Concluding Thoughts

PME has been underrecognized in research despite its estimated prevalence and impact on women’s lives. Larger studies using prospective ratings to accurately estimate the prevalence of PME across different psychiatric illnesses are needed. Understanding the prevalence, pathophysiology, pattern with menstrual cycle, and treatment of PME across psychiatric illnesses can help decrease the burden of illness for women.

Dr Lin recently graduated from Weill Cornell Medicine and will be starting psychiatry residency at NYU Langone in July 2023. While at Weill Cornell Medicine, she served as a codirector for the women’s health division of the Weill Cornell Community Clinic, a student-led free clinic for uninsured New York City patients.She is interested in women’s mental health and has presented on the psychological impact of premenstrual symptoms at a national conference. Dr Susser is a reproductive psychiatrist and assistant professor of clinical psychiatry at Weill Cornell Medicine. She established a reproductive mental health clinic within the New York Presbyterian Hospital/Weill Cornell Medicine Westchester Behavioral Health Center, and now oversees this clinic. Through this program, she provides consultations to outpatient and inpatient teams; provides time limited specialized reproductive psychiatry care; and educates trainees, faculty, and staff.

References

1. American Psychiatric Association. Diagnostic and Statistical Manual of Mental Disorders: Diagnostic and Statistical Manual of Mental Disorders, Fifth Edition.

2. O'Brien PM, Bäckström T, Brown C, et al. Towards a consensus on diagnostic criteria, measurement and trial design of the premenstrual disorders: the ISPMD Montreal consensus. Arch Womens Ment Health. 2011;14(1):13-21.

3. Hofmeister S, Bodden S. Premenstrual syndrome and premenstrual dysphoric disorder. Am Fam Physician. 2016;94(3):236-240.

4. Tiranini L, Nappi RE. Recent advances in understanding/management of premenstrual dysphoric disorder/premenstrual syndrome. Fac Rev. 2022;11:11.

5. Eisenlohr-Moul TA, Kaiser G, Weise C, et al. Are there temporal subtypes of premenstrual dysphoric disorder?: using group-based trajectory modeling to identify individual differences in symptom change. Psychol Med. 2020;50(6):964-972.

6. Andrews JC, Honrubia V. Premenstrual exacerbation of Meniere's disease revisited. Otolaryngol Clin North Am. 2010;43(5):1029-1040.

7. Kemmett D. Premenstrual exacerbation of atopic dermatitis. Br J Dermatol. 1989;120(5):715.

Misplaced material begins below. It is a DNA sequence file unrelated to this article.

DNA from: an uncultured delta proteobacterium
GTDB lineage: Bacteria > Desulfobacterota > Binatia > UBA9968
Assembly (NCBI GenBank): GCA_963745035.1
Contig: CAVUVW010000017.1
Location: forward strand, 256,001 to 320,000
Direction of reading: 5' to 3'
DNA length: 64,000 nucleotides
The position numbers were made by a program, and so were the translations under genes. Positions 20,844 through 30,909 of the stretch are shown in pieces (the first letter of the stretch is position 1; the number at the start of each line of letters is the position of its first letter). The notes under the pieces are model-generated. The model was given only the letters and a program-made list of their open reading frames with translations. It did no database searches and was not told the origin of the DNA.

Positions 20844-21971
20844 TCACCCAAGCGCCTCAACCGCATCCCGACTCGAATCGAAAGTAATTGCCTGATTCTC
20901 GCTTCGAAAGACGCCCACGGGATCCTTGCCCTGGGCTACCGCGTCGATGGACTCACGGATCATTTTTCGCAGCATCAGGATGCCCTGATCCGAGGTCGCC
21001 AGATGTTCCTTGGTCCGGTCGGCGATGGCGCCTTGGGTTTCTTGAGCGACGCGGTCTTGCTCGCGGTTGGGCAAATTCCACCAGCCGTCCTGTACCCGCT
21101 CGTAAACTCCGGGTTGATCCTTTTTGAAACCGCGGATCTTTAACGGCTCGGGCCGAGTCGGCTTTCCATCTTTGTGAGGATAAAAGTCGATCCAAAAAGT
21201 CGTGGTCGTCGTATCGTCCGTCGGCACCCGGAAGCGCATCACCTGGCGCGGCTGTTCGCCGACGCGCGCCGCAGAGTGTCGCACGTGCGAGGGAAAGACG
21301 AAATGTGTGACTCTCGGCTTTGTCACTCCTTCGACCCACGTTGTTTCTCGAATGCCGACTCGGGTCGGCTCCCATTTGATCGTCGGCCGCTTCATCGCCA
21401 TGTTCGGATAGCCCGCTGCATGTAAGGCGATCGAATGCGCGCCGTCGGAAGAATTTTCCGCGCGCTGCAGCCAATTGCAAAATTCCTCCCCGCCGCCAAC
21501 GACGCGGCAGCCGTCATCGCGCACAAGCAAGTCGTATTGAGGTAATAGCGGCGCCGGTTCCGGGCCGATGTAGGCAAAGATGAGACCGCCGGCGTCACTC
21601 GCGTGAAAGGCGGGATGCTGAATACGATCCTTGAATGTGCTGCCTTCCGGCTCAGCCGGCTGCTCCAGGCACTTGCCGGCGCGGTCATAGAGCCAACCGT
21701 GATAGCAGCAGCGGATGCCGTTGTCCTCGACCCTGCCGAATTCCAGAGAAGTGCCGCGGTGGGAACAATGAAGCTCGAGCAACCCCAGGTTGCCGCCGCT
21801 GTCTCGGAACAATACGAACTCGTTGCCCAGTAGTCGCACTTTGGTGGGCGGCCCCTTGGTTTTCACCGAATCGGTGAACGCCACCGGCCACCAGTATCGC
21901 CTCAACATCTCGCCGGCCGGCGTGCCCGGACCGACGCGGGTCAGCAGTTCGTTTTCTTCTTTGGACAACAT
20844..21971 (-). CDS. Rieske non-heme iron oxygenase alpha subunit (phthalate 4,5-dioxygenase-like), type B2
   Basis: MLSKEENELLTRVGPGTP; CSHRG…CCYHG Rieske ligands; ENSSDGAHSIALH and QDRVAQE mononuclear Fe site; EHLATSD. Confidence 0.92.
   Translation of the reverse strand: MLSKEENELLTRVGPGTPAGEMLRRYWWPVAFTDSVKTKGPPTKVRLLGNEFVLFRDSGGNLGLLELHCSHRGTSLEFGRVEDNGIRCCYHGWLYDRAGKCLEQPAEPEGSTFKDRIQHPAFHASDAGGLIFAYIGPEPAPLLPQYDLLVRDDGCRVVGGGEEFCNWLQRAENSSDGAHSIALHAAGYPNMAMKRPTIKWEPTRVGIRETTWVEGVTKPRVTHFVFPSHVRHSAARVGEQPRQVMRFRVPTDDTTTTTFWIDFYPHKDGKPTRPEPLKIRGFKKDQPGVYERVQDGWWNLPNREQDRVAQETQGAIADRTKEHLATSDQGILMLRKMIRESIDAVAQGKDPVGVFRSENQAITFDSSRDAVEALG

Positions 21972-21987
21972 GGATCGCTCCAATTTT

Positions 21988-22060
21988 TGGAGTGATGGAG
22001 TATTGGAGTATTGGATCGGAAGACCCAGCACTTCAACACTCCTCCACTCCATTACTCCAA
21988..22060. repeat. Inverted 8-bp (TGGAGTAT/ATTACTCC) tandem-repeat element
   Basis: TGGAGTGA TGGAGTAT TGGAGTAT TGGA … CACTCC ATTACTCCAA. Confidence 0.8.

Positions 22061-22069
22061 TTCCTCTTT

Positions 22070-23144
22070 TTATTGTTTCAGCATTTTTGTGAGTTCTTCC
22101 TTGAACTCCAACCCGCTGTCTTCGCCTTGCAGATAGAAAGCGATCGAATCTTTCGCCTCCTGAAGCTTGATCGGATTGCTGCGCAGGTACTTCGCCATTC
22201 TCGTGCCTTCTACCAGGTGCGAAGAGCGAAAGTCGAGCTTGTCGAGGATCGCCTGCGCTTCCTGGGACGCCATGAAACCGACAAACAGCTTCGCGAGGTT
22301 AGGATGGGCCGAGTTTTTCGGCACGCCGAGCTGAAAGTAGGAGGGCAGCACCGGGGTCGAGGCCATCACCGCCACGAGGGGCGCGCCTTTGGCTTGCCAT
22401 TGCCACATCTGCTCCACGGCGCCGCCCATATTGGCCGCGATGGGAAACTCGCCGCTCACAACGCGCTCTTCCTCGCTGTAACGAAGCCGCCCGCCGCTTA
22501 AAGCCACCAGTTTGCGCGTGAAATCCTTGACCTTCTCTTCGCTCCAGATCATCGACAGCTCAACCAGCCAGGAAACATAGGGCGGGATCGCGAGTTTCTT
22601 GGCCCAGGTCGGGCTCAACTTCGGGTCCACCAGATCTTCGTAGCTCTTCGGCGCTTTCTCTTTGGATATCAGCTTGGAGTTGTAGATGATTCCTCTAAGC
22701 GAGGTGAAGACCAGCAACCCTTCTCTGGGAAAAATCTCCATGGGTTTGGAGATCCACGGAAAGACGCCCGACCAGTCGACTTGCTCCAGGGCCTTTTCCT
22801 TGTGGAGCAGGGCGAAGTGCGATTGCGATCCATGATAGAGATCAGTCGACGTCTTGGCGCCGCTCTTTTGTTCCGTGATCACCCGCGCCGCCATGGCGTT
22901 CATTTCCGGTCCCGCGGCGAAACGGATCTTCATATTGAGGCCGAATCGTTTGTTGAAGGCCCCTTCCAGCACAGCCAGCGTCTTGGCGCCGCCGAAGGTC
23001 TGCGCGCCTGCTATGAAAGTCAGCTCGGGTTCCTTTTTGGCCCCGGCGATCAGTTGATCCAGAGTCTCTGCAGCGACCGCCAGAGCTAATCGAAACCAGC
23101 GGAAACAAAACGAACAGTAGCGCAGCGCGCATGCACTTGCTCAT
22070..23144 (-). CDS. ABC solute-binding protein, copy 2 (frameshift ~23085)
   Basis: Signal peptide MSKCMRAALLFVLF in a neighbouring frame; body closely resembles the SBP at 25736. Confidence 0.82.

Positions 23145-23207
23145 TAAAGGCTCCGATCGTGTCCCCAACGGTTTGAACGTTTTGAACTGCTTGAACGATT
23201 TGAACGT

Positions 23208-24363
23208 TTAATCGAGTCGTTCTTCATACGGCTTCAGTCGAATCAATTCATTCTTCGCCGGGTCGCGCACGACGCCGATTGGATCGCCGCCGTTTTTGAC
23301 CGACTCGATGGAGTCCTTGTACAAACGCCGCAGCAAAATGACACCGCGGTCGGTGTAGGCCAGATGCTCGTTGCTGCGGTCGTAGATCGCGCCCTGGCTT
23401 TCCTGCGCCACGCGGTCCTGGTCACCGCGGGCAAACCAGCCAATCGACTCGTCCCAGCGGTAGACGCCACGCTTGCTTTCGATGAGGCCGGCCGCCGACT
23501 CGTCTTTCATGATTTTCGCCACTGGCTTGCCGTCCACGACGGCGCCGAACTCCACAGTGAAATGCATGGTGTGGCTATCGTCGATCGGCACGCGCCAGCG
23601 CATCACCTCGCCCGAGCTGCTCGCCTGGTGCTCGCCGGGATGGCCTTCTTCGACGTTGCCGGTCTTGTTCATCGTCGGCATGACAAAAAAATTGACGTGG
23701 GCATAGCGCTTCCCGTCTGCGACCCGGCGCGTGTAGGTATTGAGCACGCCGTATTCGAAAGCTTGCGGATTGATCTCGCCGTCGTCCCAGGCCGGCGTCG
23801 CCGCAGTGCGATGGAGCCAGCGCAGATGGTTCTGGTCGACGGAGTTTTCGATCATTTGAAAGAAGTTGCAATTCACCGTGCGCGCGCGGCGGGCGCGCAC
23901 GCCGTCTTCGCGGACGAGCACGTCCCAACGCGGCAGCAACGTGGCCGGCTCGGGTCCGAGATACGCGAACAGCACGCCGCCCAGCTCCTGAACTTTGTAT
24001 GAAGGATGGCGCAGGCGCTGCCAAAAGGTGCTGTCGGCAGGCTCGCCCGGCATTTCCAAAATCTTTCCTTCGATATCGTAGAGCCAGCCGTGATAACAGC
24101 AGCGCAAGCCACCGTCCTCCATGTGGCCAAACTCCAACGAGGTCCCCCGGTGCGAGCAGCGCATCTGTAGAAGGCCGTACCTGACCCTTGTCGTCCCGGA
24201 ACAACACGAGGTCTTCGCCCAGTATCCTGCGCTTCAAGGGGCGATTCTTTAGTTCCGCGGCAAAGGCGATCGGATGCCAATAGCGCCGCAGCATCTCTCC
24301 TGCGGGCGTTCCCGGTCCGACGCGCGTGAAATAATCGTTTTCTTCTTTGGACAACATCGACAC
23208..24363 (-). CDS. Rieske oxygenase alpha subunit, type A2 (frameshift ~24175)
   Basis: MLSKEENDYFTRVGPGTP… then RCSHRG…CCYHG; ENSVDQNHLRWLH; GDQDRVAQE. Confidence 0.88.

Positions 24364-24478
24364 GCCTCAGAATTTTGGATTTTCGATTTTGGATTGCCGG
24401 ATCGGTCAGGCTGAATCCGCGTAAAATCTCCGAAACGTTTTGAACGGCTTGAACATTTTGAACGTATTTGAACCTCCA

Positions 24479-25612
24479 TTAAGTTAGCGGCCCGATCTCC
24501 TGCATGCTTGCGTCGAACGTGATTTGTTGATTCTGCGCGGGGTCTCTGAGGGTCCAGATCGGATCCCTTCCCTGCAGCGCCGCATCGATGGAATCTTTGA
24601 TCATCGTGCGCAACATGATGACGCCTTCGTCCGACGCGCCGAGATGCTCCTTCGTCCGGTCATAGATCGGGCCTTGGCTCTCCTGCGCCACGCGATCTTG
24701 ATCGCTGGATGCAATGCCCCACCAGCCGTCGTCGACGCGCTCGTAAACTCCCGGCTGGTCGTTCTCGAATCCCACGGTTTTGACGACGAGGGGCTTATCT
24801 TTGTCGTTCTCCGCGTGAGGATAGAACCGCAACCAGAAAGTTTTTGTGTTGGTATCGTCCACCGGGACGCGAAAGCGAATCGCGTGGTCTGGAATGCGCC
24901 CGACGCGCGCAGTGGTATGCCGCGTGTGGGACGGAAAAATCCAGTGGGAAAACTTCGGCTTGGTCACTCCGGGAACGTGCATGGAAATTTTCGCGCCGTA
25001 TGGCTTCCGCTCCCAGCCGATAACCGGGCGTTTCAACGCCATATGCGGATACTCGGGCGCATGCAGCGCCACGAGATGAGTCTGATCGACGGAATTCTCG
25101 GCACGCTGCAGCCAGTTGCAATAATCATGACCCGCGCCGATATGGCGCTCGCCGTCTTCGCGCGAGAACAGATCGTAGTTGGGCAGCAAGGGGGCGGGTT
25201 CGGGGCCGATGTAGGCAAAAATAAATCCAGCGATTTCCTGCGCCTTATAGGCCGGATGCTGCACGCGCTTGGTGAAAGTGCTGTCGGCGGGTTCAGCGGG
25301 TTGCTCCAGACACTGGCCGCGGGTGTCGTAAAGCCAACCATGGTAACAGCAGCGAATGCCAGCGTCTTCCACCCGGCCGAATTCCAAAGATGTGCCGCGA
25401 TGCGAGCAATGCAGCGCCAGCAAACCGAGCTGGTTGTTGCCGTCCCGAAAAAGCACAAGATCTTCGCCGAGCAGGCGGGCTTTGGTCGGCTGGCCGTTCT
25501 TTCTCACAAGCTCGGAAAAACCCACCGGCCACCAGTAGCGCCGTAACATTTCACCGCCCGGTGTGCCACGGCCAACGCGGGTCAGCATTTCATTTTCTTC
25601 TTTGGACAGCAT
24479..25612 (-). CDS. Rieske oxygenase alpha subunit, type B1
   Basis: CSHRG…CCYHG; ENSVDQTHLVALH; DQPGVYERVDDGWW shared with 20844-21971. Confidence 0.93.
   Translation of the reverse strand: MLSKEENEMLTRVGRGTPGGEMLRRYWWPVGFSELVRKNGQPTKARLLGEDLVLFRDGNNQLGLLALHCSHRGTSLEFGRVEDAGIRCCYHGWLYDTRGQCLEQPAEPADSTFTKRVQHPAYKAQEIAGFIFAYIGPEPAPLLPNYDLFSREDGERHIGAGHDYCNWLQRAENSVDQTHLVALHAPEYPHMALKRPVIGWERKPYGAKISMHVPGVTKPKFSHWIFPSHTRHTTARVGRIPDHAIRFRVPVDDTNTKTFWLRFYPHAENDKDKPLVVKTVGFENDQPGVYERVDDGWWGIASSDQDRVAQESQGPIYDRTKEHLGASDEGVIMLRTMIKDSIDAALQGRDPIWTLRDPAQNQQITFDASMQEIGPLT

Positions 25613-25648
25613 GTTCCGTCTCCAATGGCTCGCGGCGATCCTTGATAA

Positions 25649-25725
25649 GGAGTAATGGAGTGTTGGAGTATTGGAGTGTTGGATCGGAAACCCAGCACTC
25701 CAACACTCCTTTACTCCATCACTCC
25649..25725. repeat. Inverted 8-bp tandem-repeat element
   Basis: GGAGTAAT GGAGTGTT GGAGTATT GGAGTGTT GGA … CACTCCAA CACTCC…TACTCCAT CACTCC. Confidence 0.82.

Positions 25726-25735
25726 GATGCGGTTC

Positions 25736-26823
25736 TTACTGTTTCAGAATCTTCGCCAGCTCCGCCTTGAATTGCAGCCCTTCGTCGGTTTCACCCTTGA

8. Kornstein SG, Harvey AT, Rush AJ, et al. Self-reported premenstrual exacerbation of depressive symptoms in patients seeking treatment for major depression. Psychol Med. 2005;35(5):683-692.

9. Haley CL, Sung SC, Rush AJ, et al. The clinical relevance of self-reported premenstrual worsening of depressive symptoms in the management of depressed outpatients: a STAR*D report. J Womens Health (Larchmt). 2013;22(3):219-229.

10. Teatero ML, Mazmanian D, Sharma V. Effects of the menstrual cycle on bipolar disorder. Bipolar Disord. 2014;16(1):22-36.

11. Dias RS, Lafer B, Russo C, et al. Longitudinal follow-up of bipolar disorder in women with premenstrual exacerbation: findings from STEP-BD. Am J Psychiatry. 2011;168(4):386-394.

12. Eisenlohr-Moul TA, Schmalenberger KM, Owens SA, et al. Perimenstrual exacerbation of symptoms in borderline personality disorder: evidence from multilevel models and the Carolina Premenstrual Assessment Scoring System. Psychol Med. 2018;48(12):2085-2095.

13. Vulink NC, Denys D, Bus L, Westenberg HG. Female hormones affect symptom severity in obsessive-compulsive disorder. Int Clin Psychopharmacol. 2006;21(3):171-175.

14. Hsiao MC, Hsiao CC, Liu CY. Premenstrual symptoms and premenstrual exacerbation in patients with psychiatric disorders. Psychiatry Clin Neurosci. 2004;58(2):186-190.

15. Maasumi K, Tepper SJ, Kriegler JS. Menstrual migraine and treatment options: review. Headache. 2017;57(2):194-208.

16. Bergemann N, Parzer P, Nagl I, et al. Acute psychiatric admission and menstrual cycle phase in women with schizophrenia. Arch Womens Ment Health. 2002;5(3):119-126.

17. Freeman EW, Sondheimer SJ, Rickels K. Gonadotropin-releasing hormone agonist in the treatment of premenstrual symptoms with and without ongoing dysphoria: a controlled study. Psychopharmacol Bull. 1997;33(2):303-309.

18. Kuehner C, Nayman S. Premenstrual exacerbations of mood disorders: findings and knowledge gaps. Curr Psychiatry Rep. 2021;23(11):78.

19. Peters W, Freeman MP, Kim S, et al. Treatment of premenstrual breakthrough of depression with adjunctive oral contraceptive pills compared with placebo. J Clin Psychopharmacol. 2017;37(5):609-614.

20. Miller MN, Newell CL, Miller BE, et al. Variable dosing of sertraline for premenstrual exacerbation of depression: a pilot study. J Womens Health (Larchmt). 2008;17(6):993-997.

21. Robakis TK, Holtzman J, Stemmle PG, et al. Lamotrigine and GABAA receptor modulators interact with menstrual cycle phase and oral contraceptives to regulate mood in women with bipolar disorder. J Affect Disord. 2015;175:108-115.

22. Susser LC. Clinical implications of the neurosteroid allopregnanolone in reproductive depression. Harv Rev Psychiatry. 2023;31(1):37-45.

23. Freeman EW, Sammel MD, Rinaudo PJ, Sheng L. Premenstrual syndrome as a predictor of menopausal symptoms. Obstet Gynecol. 2004;103(5 Pt 1):960-966.